Can Values Reduce Prejudice even when Identification is High?

Project: ResearchIndividual grant



Since the London Bombings in 2005, Britain has seen a steep rise in prejudice against Muslims. Many Muslims suffer the consequences of such prejudice, hence it is important to find ways to reduce it. A well-known finding is that identification with the group to which one belongs (ingroup) leads to greater prejudice against other groups (outgroups) that are perceived as threatening to the ingroup. Yet, identification also has positive aspects. People who identify highly with their country tend to be more committed to it and to engage in citizenship behaviours. Hence, reducing identification completely may not be desirable. The research will examine whether thinking about the importance of tolerance values leads to reduced prejudice against Muslims while maintaining high national identification. A survey will examine the complex relations of prejudice against Muslims to values and to national identification. In two additional experiments, participants will be asked to think about the importance of tolerance values. Finding that values can reduce prejudice against Muslims would advocate developing education programmes and mass media campaigns that would aim to reduce prejudice by thinking about concrete situations in which values such as tolerance are important, thereby helping to reduce prejudice against Muslims.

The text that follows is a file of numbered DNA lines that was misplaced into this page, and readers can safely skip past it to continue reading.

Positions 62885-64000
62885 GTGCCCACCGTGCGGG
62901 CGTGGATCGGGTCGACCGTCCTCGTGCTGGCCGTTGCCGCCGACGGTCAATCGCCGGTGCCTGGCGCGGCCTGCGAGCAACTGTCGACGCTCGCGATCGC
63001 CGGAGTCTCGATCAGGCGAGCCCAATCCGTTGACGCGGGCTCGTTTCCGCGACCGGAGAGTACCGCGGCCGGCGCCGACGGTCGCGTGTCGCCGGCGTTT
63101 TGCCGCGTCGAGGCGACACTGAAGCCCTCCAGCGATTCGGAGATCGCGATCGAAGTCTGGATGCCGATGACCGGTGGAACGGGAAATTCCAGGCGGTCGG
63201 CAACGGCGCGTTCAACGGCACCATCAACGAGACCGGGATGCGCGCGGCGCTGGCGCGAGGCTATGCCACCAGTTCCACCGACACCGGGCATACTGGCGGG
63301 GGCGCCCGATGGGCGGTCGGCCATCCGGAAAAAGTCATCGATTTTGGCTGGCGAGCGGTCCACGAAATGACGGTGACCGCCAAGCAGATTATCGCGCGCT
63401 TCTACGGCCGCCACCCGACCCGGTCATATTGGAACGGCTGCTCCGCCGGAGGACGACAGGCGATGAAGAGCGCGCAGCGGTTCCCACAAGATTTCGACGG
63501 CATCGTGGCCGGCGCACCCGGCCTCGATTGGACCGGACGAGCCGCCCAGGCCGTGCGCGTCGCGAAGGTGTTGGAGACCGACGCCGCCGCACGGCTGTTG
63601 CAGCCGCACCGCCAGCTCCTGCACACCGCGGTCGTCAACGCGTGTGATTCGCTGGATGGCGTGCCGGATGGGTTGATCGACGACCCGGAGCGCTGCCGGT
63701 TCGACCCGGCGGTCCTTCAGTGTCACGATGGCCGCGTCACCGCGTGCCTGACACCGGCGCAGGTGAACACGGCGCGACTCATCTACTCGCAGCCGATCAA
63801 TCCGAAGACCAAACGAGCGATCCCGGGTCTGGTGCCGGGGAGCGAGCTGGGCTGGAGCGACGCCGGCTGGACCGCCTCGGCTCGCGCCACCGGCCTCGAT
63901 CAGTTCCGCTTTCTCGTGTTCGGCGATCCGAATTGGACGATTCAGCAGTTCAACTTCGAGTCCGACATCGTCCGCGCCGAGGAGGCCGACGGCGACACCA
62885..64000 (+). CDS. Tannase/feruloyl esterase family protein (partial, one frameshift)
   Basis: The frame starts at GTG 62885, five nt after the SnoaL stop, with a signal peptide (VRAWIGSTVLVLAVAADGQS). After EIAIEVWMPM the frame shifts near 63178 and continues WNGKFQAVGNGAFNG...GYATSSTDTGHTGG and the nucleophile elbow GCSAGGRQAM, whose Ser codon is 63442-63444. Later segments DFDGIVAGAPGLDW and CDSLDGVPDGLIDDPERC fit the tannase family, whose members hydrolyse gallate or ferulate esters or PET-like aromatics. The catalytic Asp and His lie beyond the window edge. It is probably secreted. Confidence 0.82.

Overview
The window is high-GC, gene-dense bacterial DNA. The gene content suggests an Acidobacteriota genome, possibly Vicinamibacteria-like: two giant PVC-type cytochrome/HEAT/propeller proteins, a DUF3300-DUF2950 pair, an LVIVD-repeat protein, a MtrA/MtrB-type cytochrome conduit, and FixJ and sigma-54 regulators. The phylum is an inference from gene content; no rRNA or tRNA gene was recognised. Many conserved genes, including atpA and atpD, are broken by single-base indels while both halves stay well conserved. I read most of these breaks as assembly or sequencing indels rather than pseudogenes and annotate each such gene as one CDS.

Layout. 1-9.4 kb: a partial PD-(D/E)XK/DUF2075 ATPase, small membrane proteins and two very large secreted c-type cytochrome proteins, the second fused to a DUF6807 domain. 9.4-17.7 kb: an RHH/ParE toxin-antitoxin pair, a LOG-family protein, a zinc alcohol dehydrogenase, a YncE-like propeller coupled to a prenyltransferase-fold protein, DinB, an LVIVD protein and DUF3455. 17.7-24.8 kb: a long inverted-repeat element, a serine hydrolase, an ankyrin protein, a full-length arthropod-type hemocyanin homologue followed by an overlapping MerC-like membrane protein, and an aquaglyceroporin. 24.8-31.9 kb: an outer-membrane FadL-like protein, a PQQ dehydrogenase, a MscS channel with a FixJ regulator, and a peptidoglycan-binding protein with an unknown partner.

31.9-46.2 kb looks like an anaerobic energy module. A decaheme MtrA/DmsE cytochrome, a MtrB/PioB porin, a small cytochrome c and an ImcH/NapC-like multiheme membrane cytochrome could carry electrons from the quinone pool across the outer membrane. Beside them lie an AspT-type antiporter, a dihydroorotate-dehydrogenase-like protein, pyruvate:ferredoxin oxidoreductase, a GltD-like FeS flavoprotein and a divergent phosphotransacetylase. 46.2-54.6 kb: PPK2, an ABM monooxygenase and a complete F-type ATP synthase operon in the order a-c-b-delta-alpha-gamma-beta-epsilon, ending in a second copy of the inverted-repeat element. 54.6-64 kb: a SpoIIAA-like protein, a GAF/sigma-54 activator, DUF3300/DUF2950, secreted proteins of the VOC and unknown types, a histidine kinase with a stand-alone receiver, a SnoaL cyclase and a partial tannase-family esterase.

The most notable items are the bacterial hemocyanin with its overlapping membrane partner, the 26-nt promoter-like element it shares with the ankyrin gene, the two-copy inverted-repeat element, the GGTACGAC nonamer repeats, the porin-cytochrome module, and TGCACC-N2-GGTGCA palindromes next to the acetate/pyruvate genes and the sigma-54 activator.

Effective start/end date1/10/0830/09/10


Economics & Social Res Coun ESRC: £102,614

ID: 21702677